Pray do not be out of humour. When you first commenced an author, you exposed yourself to pit, box and gallery. Any coxcomb in the world may come in and hiss, if he pleases; aye, and (what is almost as bad) clap too, and you cannot hinder him. I saw a little squib fired at you in a newspaper by some of the house of York, for speaking lightly of chancellors.

Adieu!
I am ever yours,
T. GRAY.
Letter ID: letters.0524 (Source: TEI/XML)

Correspondents

Writer: Gray, Thomas, 1716-1771
Writer's age: 51
Addressee: Walpole, Horace, 1717-1797
Addressee's age: 50

Dates

Date of composition: 14 February 1768
Date (on letter): Feb. 14, 1768
Calendar: Gregorian

Places

Place of composition: Cambridge, United Kingdom
Address (on letter): Pembroke College

Content

Language: English
Incipit: I received the book you were so good to send me, and have read it again...
Mentioned: Algarotti, Francesco
Algarotti, Francesco, Conte, 1712-1764
Carte, Thomas
Hume, David
Mason, William, 1724-1797
Newmarket
Walpole, Horace

Holding Institution

Availability: The original letter is unlocated, a copy, transcription, or published version survives

Print Versions

  • The Works of Horatio Walpole, Earl of Orford, 5 vols. London: G. G. and J. Robinson and J. Edwards, 1798, vol. v, 368-370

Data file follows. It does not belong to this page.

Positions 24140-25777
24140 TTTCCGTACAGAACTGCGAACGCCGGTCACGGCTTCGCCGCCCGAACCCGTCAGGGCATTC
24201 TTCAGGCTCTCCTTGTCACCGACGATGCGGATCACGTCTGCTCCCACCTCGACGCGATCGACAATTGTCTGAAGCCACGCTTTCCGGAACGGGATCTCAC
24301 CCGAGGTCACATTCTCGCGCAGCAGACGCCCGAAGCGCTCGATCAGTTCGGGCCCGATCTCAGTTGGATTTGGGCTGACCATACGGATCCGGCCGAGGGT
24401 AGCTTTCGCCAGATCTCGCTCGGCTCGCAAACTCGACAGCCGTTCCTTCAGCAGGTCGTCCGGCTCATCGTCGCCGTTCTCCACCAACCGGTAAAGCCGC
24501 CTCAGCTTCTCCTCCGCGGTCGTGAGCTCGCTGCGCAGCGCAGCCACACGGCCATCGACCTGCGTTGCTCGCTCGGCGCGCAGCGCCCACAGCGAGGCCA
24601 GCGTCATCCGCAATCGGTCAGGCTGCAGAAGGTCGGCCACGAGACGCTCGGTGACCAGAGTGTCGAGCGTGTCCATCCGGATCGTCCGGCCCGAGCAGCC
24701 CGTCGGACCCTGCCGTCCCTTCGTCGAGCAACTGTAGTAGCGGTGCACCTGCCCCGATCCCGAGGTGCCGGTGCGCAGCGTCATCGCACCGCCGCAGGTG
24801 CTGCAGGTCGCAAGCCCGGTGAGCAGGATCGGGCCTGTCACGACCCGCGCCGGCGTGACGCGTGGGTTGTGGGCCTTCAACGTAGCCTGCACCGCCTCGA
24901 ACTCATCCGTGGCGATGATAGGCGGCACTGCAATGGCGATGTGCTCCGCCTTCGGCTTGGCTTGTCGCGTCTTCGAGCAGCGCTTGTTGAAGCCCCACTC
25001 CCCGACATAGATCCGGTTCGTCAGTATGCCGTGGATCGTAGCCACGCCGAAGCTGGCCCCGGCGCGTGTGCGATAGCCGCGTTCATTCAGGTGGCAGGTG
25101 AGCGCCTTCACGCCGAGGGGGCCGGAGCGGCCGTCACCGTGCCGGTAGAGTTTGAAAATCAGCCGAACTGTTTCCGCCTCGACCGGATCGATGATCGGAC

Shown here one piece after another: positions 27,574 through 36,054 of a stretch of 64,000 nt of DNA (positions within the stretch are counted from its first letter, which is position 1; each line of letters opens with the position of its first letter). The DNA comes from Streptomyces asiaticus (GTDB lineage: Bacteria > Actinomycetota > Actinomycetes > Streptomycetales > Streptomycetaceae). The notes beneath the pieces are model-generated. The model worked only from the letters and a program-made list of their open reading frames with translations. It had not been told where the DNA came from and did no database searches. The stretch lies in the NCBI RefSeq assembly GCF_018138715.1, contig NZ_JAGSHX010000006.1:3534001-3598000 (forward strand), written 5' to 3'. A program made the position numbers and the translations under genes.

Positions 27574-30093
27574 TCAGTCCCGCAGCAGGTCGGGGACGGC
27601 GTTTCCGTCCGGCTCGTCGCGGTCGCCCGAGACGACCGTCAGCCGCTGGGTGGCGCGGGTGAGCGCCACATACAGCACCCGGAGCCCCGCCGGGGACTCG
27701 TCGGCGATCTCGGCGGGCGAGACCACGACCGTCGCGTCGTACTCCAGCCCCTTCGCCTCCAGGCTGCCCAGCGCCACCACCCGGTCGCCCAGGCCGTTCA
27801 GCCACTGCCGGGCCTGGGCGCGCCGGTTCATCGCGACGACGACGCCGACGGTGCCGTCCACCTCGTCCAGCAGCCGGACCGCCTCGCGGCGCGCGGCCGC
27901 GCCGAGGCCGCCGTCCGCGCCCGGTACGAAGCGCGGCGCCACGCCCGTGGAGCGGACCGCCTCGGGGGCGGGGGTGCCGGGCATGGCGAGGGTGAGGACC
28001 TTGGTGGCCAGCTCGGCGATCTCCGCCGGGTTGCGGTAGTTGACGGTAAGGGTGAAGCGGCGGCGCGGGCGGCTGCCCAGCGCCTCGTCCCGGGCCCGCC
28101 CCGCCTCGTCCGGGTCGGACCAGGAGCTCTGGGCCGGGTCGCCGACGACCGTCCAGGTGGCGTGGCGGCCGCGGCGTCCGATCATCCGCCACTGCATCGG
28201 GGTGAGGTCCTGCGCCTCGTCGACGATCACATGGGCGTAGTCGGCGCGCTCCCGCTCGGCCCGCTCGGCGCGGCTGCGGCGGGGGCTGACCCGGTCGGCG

• The Works of Thomas Gray, 2 vols. Ed. by Thomas James Mathias. London: William Bulmer, 1814, appendix, letter XVII, vol. i, 563-567
  • The Works of Thomas Gray, 2 vols. Ed. by John Mitford. London: J. Mawman, 1816, section IV, letter CXXXV, vol. ii, 492-496
  • The Letters of Thomas Gray, 2 vols. in one. London: J. Sharpe, 1819, letter CXXXV, vol. ii, 116-120
  • The Works of Thomas Gray, 5 vols. Ed. by John Mitford. London: W. Pickering, 1835-1843, section IV, letter CXLVIII, vol. iv, 104-109
  • The Letters of Thomas Gray, including the correspondence of Gray and Mason, 3 vols. Ed. by Duncan C. Tovey. London: George Bell and Sons, 1900-12, letter no. CCCXXIII, vol. iii, 180-185
  • Essays and Criticisms by Thomas Gray. Ed. with Introduction and Notes by Clark Sutherland Northup. Boston and London: D. C. Heath & Co., 1911, letter excerpt, 287-292
  • The Correspondence of Gray, Walpole, West and Ashton (1734-1771), 2 vols. Chronologically arranged and edited with introduction, notes, and index by Paget Toynbee. Oxford: Clarendon Press, 1915, letter no. 238, vol. ii, 264-269
  • The Yale Edition of Horace Walpole's Correspondence. Ed. by W. S. Lewis. New Haven, Conn.: Yale UP; London: Oxford UP, 1937-83, vols. 13/14: Horace Walpole's Correspondence with Thomas Gray, Richard West and Thomas Ashton i, 1734-42, Horace Walpole's Correspondence with Thomas Gray ii, 1745-71, ed. by W. S. Lewis, George L. Lam and Charles H. Bennett, 1948, vol. ii, 161-166
  • Correspondence of Thomas Gray, 3 vols. Ed. by the late Paget Toynbee and Leonard Whibley, with corrections and additions by H. W. Starr. Oxford: Clarendon Press, 1971 [1st ed. 1935], letter no. 468, vol. iii, 1006-1009